This work is among the latest from the prolific Hindu American author and Vedic teacher David Frawley, also known as Vamadeva Shastri. It recapitulates and summarises in a limpid and systematic manner the exposition of the Sanatana Dharma that Frawley’s oeuvre represents on many topics: yoga, ayurveda, Indic astrology, ancient Indian history, the Sanskrit language, sruti and smrti and the legacies of modern Hindu masters and saints such as Sri Ramana Maharshi and Sadguru Sivananda Murti.
Despite the proliferating analytical, philosophical, historical and hagiographic literature on Hinduism now available in the world’s major languages, accurate knowledge and understanding of the Hindu Dharma as a complex and diverse world remains confined to a minority of spiritual practitioners and thinkers. There are still many prejudices and misunderstandings about the dominant Indian religious tradition and civilisation, commonly seen as archaic, superstitious and socially unjust.
In the contemporary worldview, which describes itself as secular but is heavily influenced by Judeo-Christian theologies, Hinduism is described, in keeping with the long-standing claims of Christian missionaries, Muslim apologists and colonial or neo-colonial intruders, as a surviving form of polytheistic or pantheistic paganism. That is enough to discredit it in the minds of most people, especially the self-styled progressive ones, who equate it with animal worship, theocratic caste divisions and “backward” theories and practices.
Even in India Hinduism is often unfavourably contrasted with Buddhism, widely regarded as a reformist egalitarian and rationalistic movement, despite the fact that the essence of all Buddhist teachings is to be found in the many schools of Hindu metaphysics, logic and psychology before and after the advent of Sakya Muni, the historical Buddha.
Frawley’s book methodically exposes and refutes the negative stereotypes and subjective criticism used to besmirch the Hindu tradition and demonstrates by quoting “chapter and verse” its universalism, its understanding of human nature and its promotion of diversity. The Hindu Dharma may be described as a Himalayan mountain around which innumerable individual and communitarian pathways charted by gurus of the past and present lead up to the crest. The latter remains ultimately undefinable and can only be alluded to in poetry or in philosophy as it has to be personally experienced. To reach that (self) realisation the non denominational wisdom (paravidya) taught by nature is distilled by texts and living masters so that people may learn to live in tune with the rhythm (rtam) of the universe and practise their individual and collective dharmas in keeping with their karmas. There is no demand to convert, as the truth lies in all beings and lands but an invitation to become a seeker, to open oneself to real enlightenment, not through a religious or political belief but in a quest for higher awareness. No greater tolerance and respect for the individual could be found in any other tradition.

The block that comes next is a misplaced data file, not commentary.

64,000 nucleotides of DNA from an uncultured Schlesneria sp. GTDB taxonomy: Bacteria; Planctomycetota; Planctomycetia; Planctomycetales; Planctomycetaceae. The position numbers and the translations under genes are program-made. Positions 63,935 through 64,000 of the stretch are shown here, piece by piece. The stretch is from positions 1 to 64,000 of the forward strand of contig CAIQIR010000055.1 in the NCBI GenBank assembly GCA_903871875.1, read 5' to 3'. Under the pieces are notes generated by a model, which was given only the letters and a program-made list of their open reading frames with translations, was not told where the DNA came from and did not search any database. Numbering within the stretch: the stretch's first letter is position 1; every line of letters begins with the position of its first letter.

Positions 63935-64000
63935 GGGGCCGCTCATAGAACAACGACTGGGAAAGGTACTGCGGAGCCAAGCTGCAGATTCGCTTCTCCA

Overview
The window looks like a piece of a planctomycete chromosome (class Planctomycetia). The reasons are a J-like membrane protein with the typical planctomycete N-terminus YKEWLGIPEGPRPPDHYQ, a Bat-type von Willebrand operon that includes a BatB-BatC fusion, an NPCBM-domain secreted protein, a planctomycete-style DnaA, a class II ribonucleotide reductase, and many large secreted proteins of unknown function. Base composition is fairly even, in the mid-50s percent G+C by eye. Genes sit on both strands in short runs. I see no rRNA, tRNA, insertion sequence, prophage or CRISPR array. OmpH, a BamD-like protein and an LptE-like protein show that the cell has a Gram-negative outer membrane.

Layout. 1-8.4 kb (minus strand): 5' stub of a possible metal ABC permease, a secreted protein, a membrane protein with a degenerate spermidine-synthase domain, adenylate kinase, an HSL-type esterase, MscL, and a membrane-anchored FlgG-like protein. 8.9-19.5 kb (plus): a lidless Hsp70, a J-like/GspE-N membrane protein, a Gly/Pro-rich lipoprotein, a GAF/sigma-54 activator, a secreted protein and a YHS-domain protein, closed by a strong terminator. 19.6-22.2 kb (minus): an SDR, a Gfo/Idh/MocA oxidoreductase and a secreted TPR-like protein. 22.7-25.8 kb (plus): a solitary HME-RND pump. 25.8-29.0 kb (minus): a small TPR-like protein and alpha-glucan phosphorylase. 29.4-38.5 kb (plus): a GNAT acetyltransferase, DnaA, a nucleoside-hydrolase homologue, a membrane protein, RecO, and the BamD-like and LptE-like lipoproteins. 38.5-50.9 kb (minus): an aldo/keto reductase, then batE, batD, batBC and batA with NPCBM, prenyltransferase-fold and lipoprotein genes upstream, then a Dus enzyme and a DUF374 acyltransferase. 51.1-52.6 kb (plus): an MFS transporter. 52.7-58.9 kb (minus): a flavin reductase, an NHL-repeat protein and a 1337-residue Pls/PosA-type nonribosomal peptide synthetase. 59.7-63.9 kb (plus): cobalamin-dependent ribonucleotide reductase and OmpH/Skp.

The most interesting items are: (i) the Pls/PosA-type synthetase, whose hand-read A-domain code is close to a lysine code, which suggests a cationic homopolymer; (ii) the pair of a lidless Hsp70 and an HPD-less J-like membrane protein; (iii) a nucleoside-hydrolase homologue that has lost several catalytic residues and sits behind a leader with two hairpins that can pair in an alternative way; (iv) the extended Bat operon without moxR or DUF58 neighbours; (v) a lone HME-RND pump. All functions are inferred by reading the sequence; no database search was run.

As Frawley puts it: “Western scientists and physicists have given positive views of Hinduism and its teachings…. [It] is beginning to appear like a religion of the future, as a teaching for the emerging planetary age. Of all religions today Hinduism is the most synthetic and can integrate all spiritual paths.”
Rather than inciting or forcing outsiders to and assimilate, the Hindu tradition recognises and honours the divine element in all spiritual messages and wishes for the welfare and happiness of all living beings, and not only human beings, by inviting the latter to explore their own nature and discover the deeper mystery hidden within.
What to say of the persistent image of Hinduism as an oppressive “Brahminical” patriarchy which keeps people, especially women, the poor and the outcastes mired in servitude, ignorance and quaint rituals?